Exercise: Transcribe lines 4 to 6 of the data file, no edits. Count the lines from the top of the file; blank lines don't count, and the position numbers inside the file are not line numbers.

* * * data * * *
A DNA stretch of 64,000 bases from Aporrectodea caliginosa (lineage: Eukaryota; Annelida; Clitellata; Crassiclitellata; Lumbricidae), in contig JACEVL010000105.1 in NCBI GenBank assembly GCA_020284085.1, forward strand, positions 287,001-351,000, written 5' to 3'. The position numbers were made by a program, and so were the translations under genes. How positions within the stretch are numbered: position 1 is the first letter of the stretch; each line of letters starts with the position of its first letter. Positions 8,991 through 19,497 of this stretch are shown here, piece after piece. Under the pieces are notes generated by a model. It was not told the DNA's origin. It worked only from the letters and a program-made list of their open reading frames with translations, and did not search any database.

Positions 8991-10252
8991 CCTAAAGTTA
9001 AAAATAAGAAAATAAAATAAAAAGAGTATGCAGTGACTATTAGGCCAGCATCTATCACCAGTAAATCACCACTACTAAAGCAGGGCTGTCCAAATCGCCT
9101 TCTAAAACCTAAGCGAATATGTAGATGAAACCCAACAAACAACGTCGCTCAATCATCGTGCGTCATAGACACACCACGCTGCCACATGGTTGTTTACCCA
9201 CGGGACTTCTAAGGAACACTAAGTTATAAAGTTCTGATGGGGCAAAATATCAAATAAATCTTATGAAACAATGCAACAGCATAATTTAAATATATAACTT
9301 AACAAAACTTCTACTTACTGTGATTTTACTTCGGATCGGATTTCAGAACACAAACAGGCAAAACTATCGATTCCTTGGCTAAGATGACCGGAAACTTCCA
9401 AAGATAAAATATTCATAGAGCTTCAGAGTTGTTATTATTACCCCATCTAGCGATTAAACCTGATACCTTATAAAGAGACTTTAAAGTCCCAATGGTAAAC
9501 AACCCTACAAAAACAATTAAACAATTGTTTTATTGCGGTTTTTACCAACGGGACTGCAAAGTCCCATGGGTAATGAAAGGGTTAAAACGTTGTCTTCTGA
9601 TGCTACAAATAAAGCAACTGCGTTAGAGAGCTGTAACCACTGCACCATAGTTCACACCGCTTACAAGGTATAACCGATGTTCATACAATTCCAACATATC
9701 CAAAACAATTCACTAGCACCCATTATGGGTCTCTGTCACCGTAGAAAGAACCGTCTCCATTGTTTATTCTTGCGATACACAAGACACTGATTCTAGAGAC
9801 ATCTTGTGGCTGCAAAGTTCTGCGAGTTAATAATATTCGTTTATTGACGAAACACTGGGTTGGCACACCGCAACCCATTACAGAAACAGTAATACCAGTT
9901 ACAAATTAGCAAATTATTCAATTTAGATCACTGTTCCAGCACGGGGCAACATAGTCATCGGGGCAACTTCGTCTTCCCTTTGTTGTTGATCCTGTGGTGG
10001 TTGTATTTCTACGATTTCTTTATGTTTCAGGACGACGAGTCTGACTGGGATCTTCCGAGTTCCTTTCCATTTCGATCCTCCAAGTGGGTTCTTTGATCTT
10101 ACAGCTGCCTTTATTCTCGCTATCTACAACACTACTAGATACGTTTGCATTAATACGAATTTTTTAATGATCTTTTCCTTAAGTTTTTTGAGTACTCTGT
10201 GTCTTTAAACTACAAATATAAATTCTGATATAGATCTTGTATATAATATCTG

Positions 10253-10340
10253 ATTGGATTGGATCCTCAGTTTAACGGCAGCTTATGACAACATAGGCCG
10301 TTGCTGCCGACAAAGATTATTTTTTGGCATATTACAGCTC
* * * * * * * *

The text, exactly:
9001 AAAATAAGAAAATAAAATAAAAAGAGTATGCAGTGACTATTAGGCCAGCATCTATCACCAGTAAATCACCACTACTAAAGCAGGGCTGTCCAAATCGCCT
9101 TCTAAAACCTAAGCGAATATGTAGATGAAACCCAACAAACAACGTCGCTCAATCATCGTGCGTCATAGACACACCACGCTGCCACATGGTTGTTTACCCA
9201 CGGGACTTCTAAGGAACACTAAGTTATAAAGTTCTGATGGGGCAAAATATCAAATAAATCTTATGAAACAATGCAACAGCATAATTTAAATATATAACTT